For me “real magic” is art and creativity. It is the way we can apply our imagination and perception to transform the world. It the the transformation of inanimate elements into living beings, the transformation of reaction into reflection, the transformation of imagination into concrete reality. It’s an alchemy of the world and ourselves that involves our perception of it.
I may have let go of certain ideas about magic, but it’s become something else as my perception and understanding of it changed. Magic itself has undergone a transformation of alchemy.
“Space: the final frontier,” or so this well known phrase would have it. But is it the final frontier? Apparently we know more about space than we know about the depths of the oceans and seas of our own planet. Maybe seaQuest had it right and that “below beneath the surface [of the sea] lies the future”? We known more about what’s “out there” than “in here”.
But this is a good metaphor for our psychological life: we know more about what’s happening in the world around us than the hidden dimensions and dynamics of the human psyche, in a sense in our own “marine” depths. And yet, unbelievably, it is the closest thing to us. “Outer space” is a known quantity to us, but we are unaware of the depths that we carry around with us. And perhaps we have inexhaustible depths, worth a lifetime of exploration and discovery, both in terms of history and future development, a whole new adventure for the rest of our lives.
At least until another “final frontier” makes itself known to us. 😉
Imagination, in the context of escapism, can often seen an alternative to reality, something that gives an opportunity to “get away” from reality, which distances it from reality; the imagination is seen as something abstract. But I think, instead of an alternate reality, it gives alternatives of reality; that we can generate ideas about reality, testing these and creatively applying them to the world around us, transforming it.
Another thing is that the imagination is seen as something abstract, but I think it is something very physiological. When we see a movie or read a book the stories evoke reactions in our bodies: hearts may race, breathing may slow down, butterflies might jiggle in our stomachs and hands get clammy. The imagination has its roots in the body, not in an unseen, abstract realm.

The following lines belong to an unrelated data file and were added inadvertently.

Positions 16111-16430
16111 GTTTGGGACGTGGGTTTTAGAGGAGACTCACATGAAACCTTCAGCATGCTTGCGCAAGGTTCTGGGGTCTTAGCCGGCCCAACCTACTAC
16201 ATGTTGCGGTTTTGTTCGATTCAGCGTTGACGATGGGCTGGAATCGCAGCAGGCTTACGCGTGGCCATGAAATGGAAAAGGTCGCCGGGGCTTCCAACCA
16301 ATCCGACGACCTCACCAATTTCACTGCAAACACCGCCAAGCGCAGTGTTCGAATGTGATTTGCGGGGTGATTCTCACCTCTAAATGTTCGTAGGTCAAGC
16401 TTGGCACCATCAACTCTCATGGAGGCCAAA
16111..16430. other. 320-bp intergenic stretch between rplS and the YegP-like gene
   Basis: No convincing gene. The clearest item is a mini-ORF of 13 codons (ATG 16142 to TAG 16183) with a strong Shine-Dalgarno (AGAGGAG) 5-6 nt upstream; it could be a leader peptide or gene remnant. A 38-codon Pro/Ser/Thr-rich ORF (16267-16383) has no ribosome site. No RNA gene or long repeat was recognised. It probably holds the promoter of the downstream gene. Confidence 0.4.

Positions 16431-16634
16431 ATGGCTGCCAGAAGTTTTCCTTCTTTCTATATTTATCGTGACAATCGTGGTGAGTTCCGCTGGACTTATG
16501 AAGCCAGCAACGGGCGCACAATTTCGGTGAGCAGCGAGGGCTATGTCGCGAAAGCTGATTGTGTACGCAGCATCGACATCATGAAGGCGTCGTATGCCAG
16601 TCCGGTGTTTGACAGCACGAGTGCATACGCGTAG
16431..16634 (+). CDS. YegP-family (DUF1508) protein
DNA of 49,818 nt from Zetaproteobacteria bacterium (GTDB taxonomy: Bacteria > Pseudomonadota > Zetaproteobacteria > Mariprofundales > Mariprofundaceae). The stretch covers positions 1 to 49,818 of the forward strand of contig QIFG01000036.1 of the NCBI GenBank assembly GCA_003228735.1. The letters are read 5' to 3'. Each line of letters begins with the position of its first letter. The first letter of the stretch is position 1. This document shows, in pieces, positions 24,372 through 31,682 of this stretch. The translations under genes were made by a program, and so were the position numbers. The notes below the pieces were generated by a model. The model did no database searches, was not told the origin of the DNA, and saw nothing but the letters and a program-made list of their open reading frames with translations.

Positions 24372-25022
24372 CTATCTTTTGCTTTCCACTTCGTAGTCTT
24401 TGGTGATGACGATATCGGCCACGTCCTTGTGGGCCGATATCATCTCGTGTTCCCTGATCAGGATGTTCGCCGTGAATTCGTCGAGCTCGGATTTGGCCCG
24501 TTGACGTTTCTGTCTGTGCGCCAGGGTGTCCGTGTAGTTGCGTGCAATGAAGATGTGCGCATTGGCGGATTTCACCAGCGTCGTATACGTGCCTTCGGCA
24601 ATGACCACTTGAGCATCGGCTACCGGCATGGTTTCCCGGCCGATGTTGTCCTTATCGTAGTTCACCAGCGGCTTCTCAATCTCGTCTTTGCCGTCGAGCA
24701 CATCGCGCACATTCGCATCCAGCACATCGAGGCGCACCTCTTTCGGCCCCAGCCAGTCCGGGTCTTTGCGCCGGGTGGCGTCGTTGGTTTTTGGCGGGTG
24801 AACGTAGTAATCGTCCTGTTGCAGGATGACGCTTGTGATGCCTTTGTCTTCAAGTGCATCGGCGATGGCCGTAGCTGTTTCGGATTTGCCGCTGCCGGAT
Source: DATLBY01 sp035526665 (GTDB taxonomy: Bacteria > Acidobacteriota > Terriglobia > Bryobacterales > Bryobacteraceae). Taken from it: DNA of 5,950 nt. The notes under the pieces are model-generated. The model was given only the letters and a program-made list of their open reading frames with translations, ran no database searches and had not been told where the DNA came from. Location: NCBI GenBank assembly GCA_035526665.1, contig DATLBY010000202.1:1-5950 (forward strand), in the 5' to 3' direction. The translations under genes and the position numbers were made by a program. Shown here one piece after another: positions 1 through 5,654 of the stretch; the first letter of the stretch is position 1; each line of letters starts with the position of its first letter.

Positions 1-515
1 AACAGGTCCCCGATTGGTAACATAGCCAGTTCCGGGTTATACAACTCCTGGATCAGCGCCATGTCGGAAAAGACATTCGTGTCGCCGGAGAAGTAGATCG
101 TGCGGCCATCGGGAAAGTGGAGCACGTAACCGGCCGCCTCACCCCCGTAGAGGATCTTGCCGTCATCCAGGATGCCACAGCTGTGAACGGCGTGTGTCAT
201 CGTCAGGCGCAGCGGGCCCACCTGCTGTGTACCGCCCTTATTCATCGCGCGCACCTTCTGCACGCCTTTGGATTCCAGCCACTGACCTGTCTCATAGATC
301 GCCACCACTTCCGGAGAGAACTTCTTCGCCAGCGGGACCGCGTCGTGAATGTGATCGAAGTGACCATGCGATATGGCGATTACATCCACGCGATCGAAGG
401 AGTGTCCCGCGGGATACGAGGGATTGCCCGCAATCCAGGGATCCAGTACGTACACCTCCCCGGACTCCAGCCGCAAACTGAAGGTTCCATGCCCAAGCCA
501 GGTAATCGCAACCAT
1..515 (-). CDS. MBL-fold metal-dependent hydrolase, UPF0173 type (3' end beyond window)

I’m poring over some stuff I’d written about individuation and found a little part to share here. The image is physiological, but keep in mind its psychological relevance:
Individuation is to be distinct from the world around you. Not isolated, but distinct. It is in this way you can function in the world. Most organisms have to be, in some way, physiologically individuated in order to function well in the world. The cells that comprise my body have to be individuated from one another if my body is not to reduce into a useless blancmange.
It’s soothing to think that no human is 100% rational. A lot of times I observe human behaviour and think that doesn’t make sense (even of myself), and then I remember that we all have deeply animal roots going back millions of years and think oh, okay, the nonsensicalness does make sense, if that makes sense. But there’s still that rational doubt that it’s just so weird!
I think that’s partly why I’m a druid, I can make a space for indulging my irrational self (myth, magic, miracles, etc) without losing a grasp on my ability to reason, and also I get in touch with parts of myself that may, under more rational circumstances, not be allowed to surface. Instinct, imagination and intuition must have evolved for a reason (reasonably explainable, lol). But even if we do encourage those “non-rational” parts of us we can still maintain a “level head” (providing we have a level head in the first place), and therefore distinguish between the sacred power of wyrd and what us just plain weird!
This may seem contradictory, but without Other there can be no wholeness. We find wholeness in some way through Other. As a person I can be whole unto myself, but without the life experience we don’t find wholeness. Much of the life experience is in relation and interaction.
I don’t rely on Other to define who or what I am, or to complete me as a person, but that in my encounter with the Other my experience of life is broadened and made more complete.
We’re social creatures, living in a world where not everything is “me”, nor am I an isolated entity experiencing a mirroring void, but a self in relationship with other selves. Part of the wholeness of human life is in the interaction, relation and communication with a truly distinct Other.